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How to Save On Your Seizure Medication

high drug prices

April 6, 2021

Having a seizure disorder, or medical condition that causes seizures can be very frightening. Regardless of how severe they are, it can be disconcerting to lose periods of time in your memory (no matter how short) or be unable to control your body. Seizure medication — or anticonvulsants — can be incredibly important for a person to lead a normal life, and in many cases, they are vital to a person’s survival.

Seizure disorders can drastically change a person’s quality of life. If you have unpredictable seizures, you may not be able to take certain jobs (such as ones involving the operation of heavy machinery). Simple tasks such as swimming or bathing can become a potential risk of accidental drowning. Seizures can also be dangerous during pregnancy, and unfortunately some anticonvulsants are known to cause birth defects.

And all of these issues don’t even touch on the psychological toll a seizure disorder can have on a person. People who require anticonvulsants heavily rely upon them in order to live a normal life.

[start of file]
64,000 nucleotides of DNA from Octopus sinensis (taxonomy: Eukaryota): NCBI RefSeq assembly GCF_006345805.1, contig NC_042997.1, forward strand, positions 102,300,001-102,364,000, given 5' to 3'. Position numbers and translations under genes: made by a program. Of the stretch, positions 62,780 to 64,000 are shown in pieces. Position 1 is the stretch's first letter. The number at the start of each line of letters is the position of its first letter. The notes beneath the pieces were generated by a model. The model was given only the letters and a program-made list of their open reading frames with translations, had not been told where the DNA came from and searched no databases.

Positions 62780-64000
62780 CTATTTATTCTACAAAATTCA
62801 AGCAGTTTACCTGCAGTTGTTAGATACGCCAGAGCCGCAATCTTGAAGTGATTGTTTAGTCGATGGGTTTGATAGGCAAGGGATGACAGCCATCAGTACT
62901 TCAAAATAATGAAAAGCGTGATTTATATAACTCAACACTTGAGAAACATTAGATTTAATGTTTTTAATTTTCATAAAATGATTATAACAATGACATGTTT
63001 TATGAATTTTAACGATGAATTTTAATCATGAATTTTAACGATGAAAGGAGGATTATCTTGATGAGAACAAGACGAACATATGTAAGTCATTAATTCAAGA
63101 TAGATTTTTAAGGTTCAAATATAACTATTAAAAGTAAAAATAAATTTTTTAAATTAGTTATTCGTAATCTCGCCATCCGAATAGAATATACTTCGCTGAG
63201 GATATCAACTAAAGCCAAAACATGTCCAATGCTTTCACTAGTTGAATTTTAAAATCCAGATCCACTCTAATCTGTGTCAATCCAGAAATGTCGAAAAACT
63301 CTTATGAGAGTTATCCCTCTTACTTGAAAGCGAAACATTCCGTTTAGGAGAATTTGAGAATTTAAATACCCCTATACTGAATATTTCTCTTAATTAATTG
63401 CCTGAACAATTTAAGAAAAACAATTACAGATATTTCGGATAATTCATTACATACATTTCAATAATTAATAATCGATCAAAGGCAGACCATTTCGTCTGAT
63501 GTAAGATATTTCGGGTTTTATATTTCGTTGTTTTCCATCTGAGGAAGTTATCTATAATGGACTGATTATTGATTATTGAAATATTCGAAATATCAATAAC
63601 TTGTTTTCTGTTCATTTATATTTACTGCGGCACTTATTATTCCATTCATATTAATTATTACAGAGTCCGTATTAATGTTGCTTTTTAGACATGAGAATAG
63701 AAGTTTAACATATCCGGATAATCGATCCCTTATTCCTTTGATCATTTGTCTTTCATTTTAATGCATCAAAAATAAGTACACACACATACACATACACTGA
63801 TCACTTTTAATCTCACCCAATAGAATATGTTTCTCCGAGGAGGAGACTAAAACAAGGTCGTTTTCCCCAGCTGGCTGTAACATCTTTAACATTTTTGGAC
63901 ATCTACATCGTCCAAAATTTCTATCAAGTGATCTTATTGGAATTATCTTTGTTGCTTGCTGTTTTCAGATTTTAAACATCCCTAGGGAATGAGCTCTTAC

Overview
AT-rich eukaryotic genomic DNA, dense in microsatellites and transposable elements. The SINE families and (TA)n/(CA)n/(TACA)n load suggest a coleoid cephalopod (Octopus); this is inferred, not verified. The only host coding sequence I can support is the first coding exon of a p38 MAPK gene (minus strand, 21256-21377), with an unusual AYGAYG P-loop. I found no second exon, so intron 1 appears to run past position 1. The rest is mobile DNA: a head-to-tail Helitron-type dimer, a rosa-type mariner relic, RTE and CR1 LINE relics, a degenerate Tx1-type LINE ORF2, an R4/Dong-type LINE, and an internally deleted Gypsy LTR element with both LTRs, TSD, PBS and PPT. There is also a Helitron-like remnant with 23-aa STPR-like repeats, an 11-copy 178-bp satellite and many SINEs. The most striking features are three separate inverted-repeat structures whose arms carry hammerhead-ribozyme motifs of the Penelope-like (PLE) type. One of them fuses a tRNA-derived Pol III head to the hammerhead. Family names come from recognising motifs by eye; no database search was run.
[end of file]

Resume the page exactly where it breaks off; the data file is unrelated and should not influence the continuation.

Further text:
Here are some of the most popular seizure medications on the market, how much they cost, and how they prevent seizures.

What are Seizures?

Seizures are periods of uncontrollable electrical disturbance in the brain. They typically last anywhere from 30 seconds to two minutes, but if they last longer than five minutes, they’re considered a medical emergency.

There are many different kinds of seizures ranging from mild and barely noticeable (if they’re noticeable at all) to severe and life-threatening. Some people simply look like they’ve zoned out for a moment, while others can black out and wake up a few minutes later without having a clue what happened. The underlying cause of seizures can affect their severity.

Types of Seizures

There are two main types of seizures: focal and generalized. As these terms suggest, focal seizures occur in one part of the brain, while generalized seizures occur in multiple areas of the brain.

Focal seizures (also called partial seizures) typically present as people zoning out while doing absent-minded movements, such as blinking, hand-rubbing, inability to respond to people talking, sudden shifts in emotion, and twitching or jerking limbs, among many other symptoms. During the seizure, the person may also experience changes in their senses, such as tingling sensations, dizziness, or flashing lights in front of their eyes.

Generalized seizures are far more varied and come with their own list of classifications.